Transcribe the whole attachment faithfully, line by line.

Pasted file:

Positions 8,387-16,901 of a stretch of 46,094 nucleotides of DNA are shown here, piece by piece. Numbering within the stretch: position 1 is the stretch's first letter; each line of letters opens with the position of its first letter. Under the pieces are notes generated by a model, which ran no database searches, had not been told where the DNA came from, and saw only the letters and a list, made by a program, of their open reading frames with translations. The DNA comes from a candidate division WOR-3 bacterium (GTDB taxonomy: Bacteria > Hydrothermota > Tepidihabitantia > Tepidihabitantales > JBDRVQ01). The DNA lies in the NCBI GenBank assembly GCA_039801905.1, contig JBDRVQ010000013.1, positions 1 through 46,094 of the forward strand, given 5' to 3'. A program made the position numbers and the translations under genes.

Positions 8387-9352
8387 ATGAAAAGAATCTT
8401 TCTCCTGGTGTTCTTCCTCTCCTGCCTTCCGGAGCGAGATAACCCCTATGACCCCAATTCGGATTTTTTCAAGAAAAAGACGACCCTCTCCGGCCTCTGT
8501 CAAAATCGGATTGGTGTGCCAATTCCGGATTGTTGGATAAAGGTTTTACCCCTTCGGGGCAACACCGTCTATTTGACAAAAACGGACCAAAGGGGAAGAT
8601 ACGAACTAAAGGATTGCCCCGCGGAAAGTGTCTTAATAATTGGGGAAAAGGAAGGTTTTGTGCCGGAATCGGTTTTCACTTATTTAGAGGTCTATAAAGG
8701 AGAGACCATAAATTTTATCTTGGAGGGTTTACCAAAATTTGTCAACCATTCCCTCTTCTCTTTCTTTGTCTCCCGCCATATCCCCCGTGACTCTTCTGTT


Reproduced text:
Positions 8,387-16,901 of a stretch of 46,094 nucleotides of DNA are shown here, piece by piece. Numbering within the stretch: position 1 is the stretch's first letter; each line of letters opens with the position of its first letter. Under the pieces are notes generated by a model, which ran no database searches, had not been told where the DNA came from, and saw only the letters and a list, made by a program, of their open reading frames with translations. The DNA comes from a candidate division WOR-3 bacterium (GTDB taxonomy: Bacteria > Hydrothermota > Tepidihabitantia > Tepidihabitantales > JBDRVQ01). The DNA lies in the NCBI GenBank assembly GCA_039801905.1, contig JBDRVQ010000013.1, positions 1 through 46,094 of the forward strand, given 5' to 3'. A program made the position numbers and the translations under genes.

Positions 8387-9352
8387 ATGAAAAGAATCTT
8401 TCTCCTGGTGTTCTTCCTCTCCTGCCTTCCGGAGCGAGATAACCCCTATGACCCCAATTCGGATTTTTTCAAGAAAAAGACGACCCTCTCCGGCCTCTGT
8501 CAAAATCGGATTGGTGTGCCAATTCCGGATTGTTGGATAAAGGTTTTACCCCTTCGGGGCAACACCGTCTATTTGACAAAAACGGACCAAAGGGGAAGAT
8601 ACGAACTAAAGGATTGCCCCGCGGAAAGTGTCTTAATAATTGGGGAAAAGGAAGGTTTTGTGCCGGAATCGGTTTTCACTTATTTAGAGGTCTATAAAGG
8701 AGAGACCATAAATTTTATCTTGGAGGGTTTACCAAAATTTGTCAACCATTCCCTCTTCTCTTTCTTTGTCTCCCGCCATATCCCCCGTGACTCTTCTGTT